Nonsteroidal anti-inflammatory drugs (including naproxen) may rarely increase the risk for a heart attack or stroke. This effect can happen at any time while taking this drug but is more likely if you take it for a long time. The risk may be greater in older adults or if you have heart disease or increased risk for heart disease (for example, due to smoking, family history of heart disease, or conditions such as high blood pressure or diabetes). Do not take this drug right before or after heart bypass surgery (CABG).
This drug may rarely cause serious (rarely fatal) bleeding from the stomach or intestines. This effect can occur without warning at any time while taking this drug. Older adults may be at higher risk for this effect.
Stop taking naproxen and get medical help right away if you notice any of these rare but serious side effects: stomach/abdominal pain that doesn't go away, black/tarry stools, vomit that looks like coffee grounds, chest/jaw/left arm pain, shortness of breath, unusual sweating, confusion, weakness on one side of the body, trouble speaking, sudden vision changes.
Talk to your doctor or pharmacist about the benefits and risks of taking this drug.
See also Warning section.Naproxen is used to relieve pain from various conditions such as headache, muscle aches, tendonitis, dental pain, and menstrual cramps. It also reduces pain, swelling, and joint stiffness caused by arthritis, bursitis, and gout attacks. This medication is known as a nonsteroidal anti-inflammatory drug (NSAID). It works by blocking your body's production of certain natural substances that cause inflammation.If you are treating a chronic condition such as arthritis, ask your doctor about non-drug treatments and/or using other medications to treat your pain.Check the ingredients on the label even if you have used the product before. The manufacturer may have changed the ingredients. Also, products with similar names may contain different ingredients meant for different purposes. Taking the wrong product could harm you.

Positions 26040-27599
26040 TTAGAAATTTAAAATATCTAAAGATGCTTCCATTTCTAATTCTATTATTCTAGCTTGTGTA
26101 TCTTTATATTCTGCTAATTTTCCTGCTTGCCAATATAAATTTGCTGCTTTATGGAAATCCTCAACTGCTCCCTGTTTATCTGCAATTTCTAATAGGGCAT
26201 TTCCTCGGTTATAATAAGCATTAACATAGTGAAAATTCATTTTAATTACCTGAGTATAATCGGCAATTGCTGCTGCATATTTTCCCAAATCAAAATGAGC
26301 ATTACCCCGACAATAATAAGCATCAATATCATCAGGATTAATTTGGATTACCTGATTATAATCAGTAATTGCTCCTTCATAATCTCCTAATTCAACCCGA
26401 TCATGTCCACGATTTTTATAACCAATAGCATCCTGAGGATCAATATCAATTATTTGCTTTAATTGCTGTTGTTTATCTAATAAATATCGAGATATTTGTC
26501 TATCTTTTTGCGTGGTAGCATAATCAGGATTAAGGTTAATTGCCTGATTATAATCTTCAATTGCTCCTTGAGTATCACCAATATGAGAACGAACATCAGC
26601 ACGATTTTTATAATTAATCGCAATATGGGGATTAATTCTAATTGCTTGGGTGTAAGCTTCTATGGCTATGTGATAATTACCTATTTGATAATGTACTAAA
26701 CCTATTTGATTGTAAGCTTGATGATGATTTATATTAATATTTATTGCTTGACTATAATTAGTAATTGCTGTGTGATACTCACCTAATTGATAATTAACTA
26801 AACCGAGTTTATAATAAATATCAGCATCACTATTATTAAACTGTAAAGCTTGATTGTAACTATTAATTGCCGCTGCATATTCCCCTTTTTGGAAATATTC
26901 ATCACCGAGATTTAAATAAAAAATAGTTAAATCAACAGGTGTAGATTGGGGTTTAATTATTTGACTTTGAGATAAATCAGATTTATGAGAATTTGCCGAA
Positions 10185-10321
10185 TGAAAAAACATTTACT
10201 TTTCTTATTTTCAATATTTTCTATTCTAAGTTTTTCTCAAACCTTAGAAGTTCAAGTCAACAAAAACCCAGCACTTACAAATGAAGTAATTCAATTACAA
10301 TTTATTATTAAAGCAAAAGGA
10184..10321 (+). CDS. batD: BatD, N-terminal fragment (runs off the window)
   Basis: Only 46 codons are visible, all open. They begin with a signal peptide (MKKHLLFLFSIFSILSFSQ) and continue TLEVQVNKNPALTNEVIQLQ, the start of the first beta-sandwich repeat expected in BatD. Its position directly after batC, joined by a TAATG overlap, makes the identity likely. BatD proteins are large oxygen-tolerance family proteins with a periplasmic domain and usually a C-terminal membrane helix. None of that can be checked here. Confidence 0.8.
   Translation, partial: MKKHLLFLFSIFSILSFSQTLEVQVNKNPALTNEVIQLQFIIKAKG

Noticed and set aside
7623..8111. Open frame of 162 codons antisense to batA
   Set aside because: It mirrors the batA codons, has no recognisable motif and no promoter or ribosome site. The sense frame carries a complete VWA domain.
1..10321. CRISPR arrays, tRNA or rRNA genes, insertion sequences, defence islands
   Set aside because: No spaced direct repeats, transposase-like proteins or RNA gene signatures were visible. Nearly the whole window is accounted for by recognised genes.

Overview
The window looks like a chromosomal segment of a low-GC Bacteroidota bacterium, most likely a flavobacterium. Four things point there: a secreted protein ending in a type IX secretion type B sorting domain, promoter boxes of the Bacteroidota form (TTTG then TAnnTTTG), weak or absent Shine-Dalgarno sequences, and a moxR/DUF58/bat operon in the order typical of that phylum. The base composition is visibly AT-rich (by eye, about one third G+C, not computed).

How to use naproxen oral
If you are taking the over-the-counter product, read all directions on the product package before taking this medication. If your doctor has prescribed this medication, read the Medication Guide provided by your pharmacist before you start taking naproxen and each time you get a refill. If you have any questions, ask your doctor or pharmacist.
Take this medication by mouth as directed by your doctor, usually 2 or 3 times a day with a full glass of water (8 ounces/240 milliliters). Do not lie down for at least 10 minutes after taking this drug. To prevent stomach upset, take this medication with food, milk, or an antacid.
The dosage is based on your medical condition and response to treatment. To reduce your risk of stomach bleeding and other side effects, take this medication at the lowest effective dose for the shortest possible time. Do not increase your dose or take this drug more often than directed by your doctor or the package label. For ongoing conditions such as arthritis, continue taking this medication as directed by your doctor.
For certain conditions (such as arthritis), it may take up to two weeks of taking this drug regularly until you get the full benefit.
If you are taking this drug "as needed" (not on a regular schedule), remember that pain medications work best if they are used as the first signs of pain occur. If you wait until the pain has worsened, the medication may not work as well.
If your condition lasts or gets worse, or if you think you may have a serious medical problem, get medical help right away. If you are using the nonprescription product to treat fever, consult the doctor right away if the fever worsens or lasts more than 3 days.
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CONDITIONS OF USE: The information in this database is intended to supplement, not substitute for, the expertise and judgment of healthcare professionals. The information is not intended to cover all possible uses, directions, precautions, drug interactions or adverse effects, nor should it be construed to indicate that use of a particular drug is safe, appropriate or effective for you or anyone else. A healthcare professional should be consulted before taking any drug, changing any diet or commencing or discontinuing any course of treatment.